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Extremely high marginal costs on CO2 constraint
Antti, this is very interesting.  I would not have expected that some (or most) of the variables in TIMES are declared as non-negative. In fact, I have not observed negative emissions in the supply sector, the electric sector, or any of the sectors.  I have only seen them go to zero.  I just assumed that the model was able to go below zero in some sectors but for some reason it tried to force emissions back to zero if emissions were not too far below zero.  So what you've said makes very good sense.  However, it would still be good to receive a bit more explanation on how to set a negative lower bound on sectoral emissions. 

As of now, my I calculate emissions in each sector in my model.  In other words, supply sector technologies produce supply sector emissions (SUPCO2), transport sector techs produce transport emissions (TRACO2), and so on for the electricity, industrial, commercial, agricultural, and residential sectors.  Then, I use a ~COMAGG table to aggregate these sectoral emissions into a total emissions commodity (TOTGHG_IN).  [The "_IN" stands for emissions within the state of California.]  It is this total emissions category for which I set an upper limit emissions cap.  I use the attribute "COM_BNDNET" to do this.  Please see the file attachment.  uploads/29/

Are you saying that I should (in this file or another) define a lower limit on "COM_BNDNET" for each of the sectoral emissions, thereby over-writing the default TIMES assumption that their lower limit is zero?  In an earlier post, you mentioned the attribute "VAR_COMNET", but I think this is a VEDA-BE variable, and not a VEDA-FE variable, correct?  If I am right in this way of thinking, then should I just specify the limit to be ridiculously low, so that it never binds (e.g., -1,000,000,000 ktons)?

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Yes, you understood correctly. VAR_COMNET is the GAMS variable name for the net commodity production (e.g. net emissions). In order to set a bound for this variable from within VEDA-FE, you need to use the COM_BNDNET attribute. I recommend that you set a negative lower bound for those sectors that can actually have negative emissions, and use a sufficiently (but not ridiculously) low value. The larger the bounds are in absolute terms, the more numerical ill-effects you may get in the solver. I would guess -1000 Mt  might already be sufficient for the sectoral emissions in California?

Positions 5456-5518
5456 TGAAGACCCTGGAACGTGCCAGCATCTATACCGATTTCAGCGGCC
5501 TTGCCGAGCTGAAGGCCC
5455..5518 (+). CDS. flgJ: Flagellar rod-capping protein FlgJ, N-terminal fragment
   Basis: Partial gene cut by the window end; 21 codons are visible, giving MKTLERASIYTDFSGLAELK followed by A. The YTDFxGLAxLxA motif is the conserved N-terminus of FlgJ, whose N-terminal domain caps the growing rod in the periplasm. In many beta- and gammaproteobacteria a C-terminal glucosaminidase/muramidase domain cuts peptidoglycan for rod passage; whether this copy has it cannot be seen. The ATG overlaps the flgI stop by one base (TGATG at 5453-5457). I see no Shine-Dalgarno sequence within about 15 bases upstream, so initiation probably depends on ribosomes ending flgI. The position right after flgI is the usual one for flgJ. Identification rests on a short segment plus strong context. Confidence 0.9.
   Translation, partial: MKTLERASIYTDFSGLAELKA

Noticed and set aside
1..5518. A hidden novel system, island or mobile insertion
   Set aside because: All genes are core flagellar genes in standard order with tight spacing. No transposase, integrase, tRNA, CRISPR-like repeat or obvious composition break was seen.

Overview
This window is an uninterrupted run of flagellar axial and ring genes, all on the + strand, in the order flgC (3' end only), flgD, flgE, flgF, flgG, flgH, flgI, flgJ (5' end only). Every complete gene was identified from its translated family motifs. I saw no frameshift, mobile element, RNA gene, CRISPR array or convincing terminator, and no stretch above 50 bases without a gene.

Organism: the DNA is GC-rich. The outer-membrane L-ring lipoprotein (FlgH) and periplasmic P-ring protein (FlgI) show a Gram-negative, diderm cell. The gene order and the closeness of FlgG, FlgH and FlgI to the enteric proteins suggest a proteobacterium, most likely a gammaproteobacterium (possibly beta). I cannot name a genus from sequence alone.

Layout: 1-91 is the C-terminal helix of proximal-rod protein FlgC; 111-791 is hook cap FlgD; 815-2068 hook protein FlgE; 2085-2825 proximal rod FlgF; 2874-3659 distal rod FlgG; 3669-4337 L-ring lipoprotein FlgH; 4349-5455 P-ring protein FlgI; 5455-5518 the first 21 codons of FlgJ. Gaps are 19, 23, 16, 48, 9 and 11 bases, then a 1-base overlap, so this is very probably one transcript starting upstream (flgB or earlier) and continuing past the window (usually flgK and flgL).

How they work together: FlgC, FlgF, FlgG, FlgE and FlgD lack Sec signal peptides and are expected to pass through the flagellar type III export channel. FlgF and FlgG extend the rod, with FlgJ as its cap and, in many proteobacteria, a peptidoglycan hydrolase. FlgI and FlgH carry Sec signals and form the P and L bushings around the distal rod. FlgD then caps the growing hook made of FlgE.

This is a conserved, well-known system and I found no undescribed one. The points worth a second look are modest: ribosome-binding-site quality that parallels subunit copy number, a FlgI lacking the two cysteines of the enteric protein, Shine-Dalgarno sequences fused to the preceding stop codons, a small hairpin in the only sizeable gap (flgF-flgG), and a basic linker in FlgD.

As the sectoral emissions are aggregated into TOTGHG_IN, the aggregated value of TOTGHG_IN emissions is represented by a VAR_COMPRD variable, and the net amount of TOTGHG_IN is again represented by a VAR_COMNET variable. Consequently, if you would also like to allow negative total emissions, you should additionally define a negative lower bound for these variables as well, using both COM_BNDPRD and COM_BNDNET for TOTGHG_IN.

Hope this helps,
It's becoming more and more clear.  Just one last question on your final point.  You say to use both COM_BNDPRD and COM_BNDNET for TOTGHG_IN.  Why both?  Wouldn't just one of these do the trick?
And actually, would I not want to use the COM_BNDPRD attribute to put a negative lower bound on sectoral emissions (only for some sectors), instead of COM_BNDNET?  The reason is that sectoral emissions will always be zero on a net basis, correct?  In other words, they are produced by technologies in each sector (positive values) and then they are aggregated into TOTGHG_IN (negative values of the same magnitude).  Therefore, in the commodity balance equation net emissions would be zero, while from a production standpoint (COM_BNDPRD), they are certainly positive.  At least, this is what I would think if I actually used a dummy process technology to aggregate the sectoral emissions, but actually I don't do this, opting instead to use the ~COMAGG table.  Maybe things are different when using the latter approach?
Hmmm... no. The aggregation does not affect the NET amounts in any way, but specifically means that the NET amounts are aggregated into the VAR_COMPRD of the target commodity. Therefore, if you want to allow negative sectoral emissions, you have to set the negative lower bounds for the VAR_COMNET variables. The VAR_COMPRD variables will be used for the sectoral emissions only if you have specified e.g. taxes on the gross production of the emissions, and I have assumed that you have not used any such.  But if you have, then you will also need to set negative lower bounds for the sectoral VAR_COMPRD variables.

Similarly, if you want to allow negative total TOTGHG_IN emissions, you will need to set a negative lower bound for both VAR_COMPRD and VAR_COMNET. Why both? Because there are two balance equations:
  1. First, the sum of the sectoral NET emissions (COM_AGG aggregation) is set equal to the VAR_COMPRD(TOTGHG_IN);
  2. Second, the VAR_COMPRD(TOTGHG_IN) is set equal to {VAR_COMNET(TOTGHG_IN) + any consumption of TOTGHG_IN} (e.g. exports).
I hope you can see that if either of the VAR_COMPRD or VAR_COMNET variables has a lower bound of zero, you will not be able to have negative TOTGHG_IN emissions, unless you have modeled your sinks to consume TOTGHG_IN (in which case a negative bound for VAR_COMNET(TOTGHG_IN) would be sufficient). But I understood that your sinks are modeled at the sectoral level.

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